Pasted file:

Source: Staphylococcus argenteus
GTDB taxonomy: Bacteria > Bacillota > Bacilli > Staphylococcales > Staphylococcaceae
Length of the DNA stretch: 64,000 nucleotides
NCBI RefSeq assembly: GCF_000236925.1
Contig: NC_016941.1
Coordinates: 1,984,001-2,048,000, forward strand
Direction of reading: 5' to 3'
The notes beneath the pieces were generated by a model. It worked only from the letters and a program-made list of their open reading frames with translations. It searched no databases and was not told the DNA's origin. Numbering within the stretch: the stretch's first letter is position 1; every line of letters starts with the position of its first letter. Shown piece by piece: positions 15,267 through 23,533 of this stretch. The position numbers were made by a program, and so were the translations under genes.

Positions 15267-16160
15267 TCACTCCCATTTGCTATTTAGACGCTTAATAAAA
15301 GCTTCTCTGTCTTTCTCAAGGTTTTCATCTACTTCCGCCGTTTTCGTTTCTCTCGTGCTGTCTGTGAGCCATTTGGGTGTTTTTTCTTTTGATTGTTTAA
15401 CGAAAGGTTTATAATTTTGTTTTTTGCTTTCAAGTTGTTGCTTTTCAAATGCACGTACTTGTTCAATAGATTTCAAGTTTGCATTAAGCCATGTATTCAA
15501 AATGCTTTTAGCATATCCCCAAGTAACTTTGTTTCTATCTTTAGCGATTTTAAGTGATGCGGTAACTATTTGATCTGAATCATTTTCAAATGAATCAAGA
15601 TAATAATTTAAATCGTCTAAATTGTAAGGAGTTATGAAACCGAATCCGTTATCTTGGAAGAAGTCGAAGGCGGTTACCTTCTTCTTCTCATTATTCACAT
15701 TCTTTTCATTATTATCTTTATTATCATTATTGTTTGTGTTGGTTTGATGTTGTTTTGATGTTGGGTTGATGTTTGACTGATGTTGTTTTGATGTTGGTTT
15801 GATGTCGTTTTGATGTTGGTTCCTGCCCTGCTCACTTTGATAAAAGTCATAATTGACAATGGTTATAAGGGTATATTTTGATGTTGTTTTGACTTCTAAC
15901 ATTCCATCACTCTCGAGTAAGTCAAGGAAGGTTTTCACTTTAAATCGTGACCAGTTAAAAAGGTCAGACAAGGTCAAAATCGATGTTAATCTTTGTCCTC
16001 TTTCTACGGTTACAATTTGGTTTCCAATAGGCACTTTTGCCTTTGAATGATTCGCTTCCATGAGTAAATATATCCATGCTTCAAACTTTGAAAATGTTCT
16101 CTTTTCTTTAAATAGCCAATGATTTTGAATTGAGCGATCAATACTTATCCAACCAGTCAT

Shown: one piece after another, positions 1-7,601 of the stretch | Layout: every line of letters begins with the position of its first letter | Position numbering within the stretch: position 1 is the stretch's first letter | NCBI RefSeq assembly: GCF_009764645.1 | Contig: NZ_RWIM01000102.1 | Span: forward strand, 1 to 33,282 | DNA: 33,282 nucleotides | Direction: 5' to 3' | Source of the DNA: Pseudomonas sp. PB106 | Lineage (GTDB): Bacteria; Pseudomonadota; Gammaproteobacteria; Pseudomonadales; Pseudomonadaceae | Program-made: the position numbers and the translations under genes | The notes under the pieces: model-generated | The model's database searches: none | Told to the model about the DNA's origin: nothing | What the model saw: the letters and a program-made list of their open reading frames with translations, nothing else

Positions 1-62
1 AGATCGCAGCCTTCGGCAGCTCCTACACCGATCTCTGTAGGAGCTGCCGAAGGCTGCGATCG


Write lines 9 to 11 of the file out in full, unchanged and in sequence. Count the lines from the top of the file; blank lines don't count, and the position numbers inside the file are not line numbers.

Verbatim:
Positions 15267-16160
15267 TCACTCCCATTTGCTATTTAGACGCTTAATAAAA
15301 GCTTCTCTGTCTTTCTCAAGGTTTTCATCTACTTCCGCCGTTTTCGTTTCTCTCGTGCTGTCTGTGAGCCATTTGGGTGTTTTTTCTTTTGATTGTTTAA